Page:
The Nordisk Film & TV Fond announces the recipients of its December round of funding
- The body has awarded production support to projects helmed by the likes of Mikael Håfström, Magnus Martens, Kari Vidø and Lisa Marie Gamlem
On 18 January, the Nordisk Film & TV Fond announced the recipients of its December 2022 slate of funding. In detail, the production bursaries will back the making of five new fiction features (including one animated flick), three documentary features and three drama series.
The projects in receipt of the grants of the biggest magnitude are Magnus Martens’ There’s Something in the Barn and Mikael Håfström’s Stockholm Bloodbath (3 million Norwegian crowns each, or circa €280,000). The first picture is being staged by Norway’s 74 Entertainment and sold by Charades. It stars Martin Starr and Amrita Acharia and will be distributed domestically by Scandinavian Film Distribution. The plot is as follows: when an American family moves to an old farm in Norway, nothing goes as planned. Their dream of the perfect life is shattered by someone who already lives on the farm – an ancient, grumpy barn elf who hates noise, bright lights and anything modern. The feature is being co-produced by Finland’s Don Films and Lithuania’s ArtBox, and co-financed by US-based XYZ Films, Business Finland, Coficine, the Finnish Film Foundation and Filminvest.
Meanwhile, Håfström’s feature is being produced, distributed and sold by Viaplay. The main cast includes Sophie Cookson, Claes Bang, Emily Beecham, Adam Pålsson, Matias Varela, Alba August and Ulrich Thomsen. Penned by Erlend Loe and Nora Landsrød, the movie revolves around two sisters, called Anne and Freja, who are seeking revenge against the men who killed their family at Anne's wedding. Their search takes them to Stockholm, where they become part of a mass execution that went down in history as the Stockholm Bloodbath. The English-language feature is being co-produced by Lone Korslund at Denmark’s Nordisk Film. Filming wrapped in mid-January.
The three other features being backed by the body are Kari Vidø’s Cychosis and Fanny Ovesen’s Laura, in receipt of 1.5 million Norwegian crowns each (€140,000), plus Lisa Marie Gamlem’s Cinderpaw, awarded with a 2.5 million Norwegian crown bursary (€233,000). Vidø’s film is set to enter pre-production in mid-February and is being produced by Denmark’s SF Studios. It centres on Lulu, who, after a near-death experience, has a feeling that someone or something is after her. Staged by Swedish outfit Kjellson & Wik, Laura sees the title character waking up naked after having had sex with a stranger during a couch-surfing trip through Europe. Without any memories of the night, she begins to explore her own boundaries, in denial of an encroaching fear – that the forgotten night wasn’t voluntary. The project is set to begin filming this summer, with delivery slated for autumn 2024. Finally, Cinderpaw is being produced by Norway’s Storm Films and distributed by Nordisk Film. The animated feature revolves around the titular puppy, the youngest of three, who is quite a “mummy’s boy” dog. Constantly tormented by his older brothers, Cinderpaw is a real underdog undertaking the biggest heist in canine history.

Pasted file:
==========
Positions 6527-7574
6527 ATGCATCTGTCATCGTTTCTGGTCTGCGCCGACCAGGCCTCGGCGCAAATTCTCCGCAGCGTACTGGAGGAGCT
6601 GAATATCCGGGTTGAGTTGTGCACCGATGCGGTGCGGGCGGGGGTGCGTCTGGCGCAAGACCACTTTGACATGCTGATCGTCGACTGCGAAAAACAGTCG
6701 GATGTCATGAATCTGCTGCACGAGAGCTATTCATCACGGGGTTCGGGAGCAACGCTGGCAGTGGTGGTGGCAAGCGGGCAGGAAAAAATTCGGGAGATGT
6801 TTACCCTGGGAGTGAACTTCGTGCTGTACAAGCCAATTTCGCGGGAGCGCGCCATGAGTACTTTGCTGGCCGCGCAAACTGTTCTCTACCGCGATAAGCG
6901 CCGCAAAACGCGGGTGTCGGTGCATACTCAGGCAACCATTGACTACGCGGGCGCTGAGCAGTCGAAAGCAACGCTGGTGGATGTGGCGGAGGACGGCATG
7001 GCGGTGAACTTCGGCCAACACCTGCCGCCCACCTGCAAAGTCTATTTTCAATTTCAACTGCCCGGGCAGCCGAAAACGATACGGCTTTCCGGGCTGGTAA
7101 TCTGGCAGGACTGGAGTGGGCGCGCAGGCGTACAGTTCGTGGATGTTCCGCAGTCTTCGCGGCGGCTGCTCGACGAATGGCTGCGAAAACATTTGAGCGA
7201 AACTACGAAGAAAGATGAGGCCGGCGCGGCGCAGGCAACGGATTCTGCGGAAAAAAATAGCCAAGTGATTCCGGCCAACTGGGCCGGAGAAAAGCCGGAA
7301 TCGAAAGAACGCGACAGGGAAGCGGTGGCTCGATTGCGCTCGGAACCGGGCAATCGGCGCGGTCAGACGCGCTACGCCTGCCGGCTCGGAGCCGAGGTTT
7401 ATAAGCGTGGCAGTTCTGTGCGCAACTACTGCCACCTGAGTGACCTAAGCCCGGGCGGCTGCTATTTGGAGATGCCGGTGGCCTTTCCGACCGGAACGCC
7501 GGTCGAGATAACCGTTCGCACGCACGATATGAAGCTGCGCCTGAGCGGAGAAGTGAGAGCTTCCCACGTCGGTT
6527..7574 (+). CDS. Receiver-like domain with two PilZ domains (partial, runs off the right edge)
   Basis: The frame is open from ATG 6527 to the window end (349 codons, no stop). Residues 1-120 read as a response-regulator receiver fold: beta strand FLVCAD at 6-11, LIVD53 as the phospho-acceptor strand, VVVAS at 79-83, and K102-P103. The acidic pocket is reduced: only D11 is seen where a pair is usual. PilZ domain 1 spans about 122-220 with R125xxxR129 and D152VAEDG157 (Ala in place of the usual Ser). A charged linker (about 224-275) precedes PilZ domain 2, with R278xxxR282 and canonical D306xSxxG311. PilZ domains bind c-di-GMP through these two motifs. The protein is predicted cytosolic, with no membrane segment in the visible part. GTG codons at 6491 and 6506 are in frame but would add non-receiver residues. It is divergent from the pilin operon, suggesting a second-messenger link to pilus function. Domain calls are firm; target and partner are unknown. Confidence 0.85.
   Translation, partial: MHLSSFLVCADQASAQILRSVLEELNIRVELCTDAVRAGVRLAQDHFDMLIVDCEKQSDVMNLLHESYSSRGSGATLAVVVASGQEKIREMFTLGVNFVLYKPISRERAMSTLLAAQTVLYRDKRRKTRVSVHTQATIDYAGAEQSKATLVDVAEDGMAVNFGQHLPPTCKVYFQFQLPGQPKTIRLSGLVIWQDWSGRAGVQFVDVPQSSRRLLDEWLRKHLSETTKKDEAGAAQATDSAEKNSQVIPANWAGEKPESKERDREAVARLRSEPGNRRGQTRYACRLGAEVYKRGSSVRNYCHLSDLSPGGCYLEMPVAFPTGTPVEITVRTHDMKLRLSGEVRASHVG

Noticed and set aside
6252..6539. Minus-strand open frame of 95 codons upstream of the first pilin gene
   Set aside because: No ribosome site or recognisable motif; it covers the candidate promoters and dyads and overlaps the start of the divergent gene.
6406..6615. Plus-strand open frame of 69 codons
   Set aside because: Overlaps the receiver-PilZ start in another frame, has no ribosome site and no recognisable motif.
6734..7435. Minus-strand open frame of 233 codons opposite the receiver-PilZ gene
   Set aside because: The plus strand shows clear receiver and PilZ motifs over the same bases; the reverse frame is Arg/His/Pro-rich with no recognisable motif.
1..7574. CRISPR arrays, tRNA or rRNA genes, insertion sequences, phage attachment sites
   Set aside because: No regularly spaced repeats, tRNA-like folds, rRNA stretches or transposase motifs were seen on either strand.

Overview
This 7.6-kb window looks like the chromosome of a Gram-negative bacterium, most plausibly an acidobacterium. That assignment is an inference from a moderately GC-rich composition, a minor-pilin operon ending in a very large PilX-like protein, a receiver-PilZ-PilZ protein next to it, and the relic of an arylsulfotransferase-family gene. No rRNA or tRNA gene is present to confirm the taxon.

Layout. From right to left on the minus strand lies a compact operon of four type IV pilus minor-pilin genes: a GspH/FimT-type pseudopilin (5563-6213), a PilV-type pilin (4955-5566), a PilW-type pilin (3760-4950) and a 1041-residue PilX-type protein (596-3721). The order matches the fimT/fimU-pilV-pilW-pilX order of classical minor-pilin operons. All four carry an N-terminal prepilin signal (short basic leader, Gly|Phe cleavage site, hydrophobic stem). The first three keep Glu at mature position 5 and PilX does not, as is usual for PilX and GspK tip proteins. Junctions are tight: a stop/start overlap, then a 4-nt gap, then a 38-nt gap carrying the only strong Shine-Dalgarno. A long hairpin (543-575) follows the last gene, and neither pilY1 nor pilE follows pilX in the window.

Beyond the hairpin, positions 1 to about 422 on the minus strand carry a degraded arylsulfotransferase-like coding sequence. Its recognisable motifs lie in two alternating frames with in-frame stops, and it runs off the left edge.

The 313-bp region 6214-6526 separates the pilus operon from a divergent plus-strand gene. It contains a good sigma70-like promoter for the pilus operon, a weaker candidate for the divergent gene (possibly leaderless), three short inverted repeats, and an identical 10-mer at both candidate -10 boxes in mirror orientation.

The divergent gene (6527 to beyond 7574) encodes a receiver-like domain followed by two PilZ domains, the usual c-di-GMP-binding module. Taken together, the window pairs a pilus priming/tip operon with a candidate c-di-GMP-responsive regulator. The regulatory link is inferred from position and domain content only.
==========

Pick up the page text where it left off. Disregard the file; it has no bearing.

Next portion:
Next, the three shows awarded funding by the Nordic body are Jakob Rørvik’s 7x30-minute Dates in Real Life (2 million Norwegian crowns/€186,000), Carl Quist-Møller’s 26x3-minute The Sandbox (500,000 Norwegian crowns/€46,000), and Malene Vilstrup and Trylle Vilstrup’s 26x5-minute Woodlings (another 500,000 Norwegian crowns). The first show is commissioned by NRK, the other two by DR.
Moreover, the documentary features in receipt of production support are Terje Lind Bjørsvik, Frank Kjosås and Erland Edenholm’s Curtain Call (490,000 Norwegian crowns/€45,600), Emily Louisa Millan Eide’s The Renaissance Prince (500,000 Norwegian crowns/€46,000) and Kari Anne Moe’s Mina and the Radio Bandits (550,000 Norwegian crowns/€51,000).
Lastly, the fund has awarded 130,000 Norwegian crowns (€12,000) in distribution support, 170,000 Norwegian crowns (€16,000) to Myndform to back the dubbing into Icelandic of the Norwegian animated flick Three Robbers and a Lion as well as 650,000 Norwegian crowns (€60,500) to the Göteborg Film Festival for the organisation of the Nordic Film Market.
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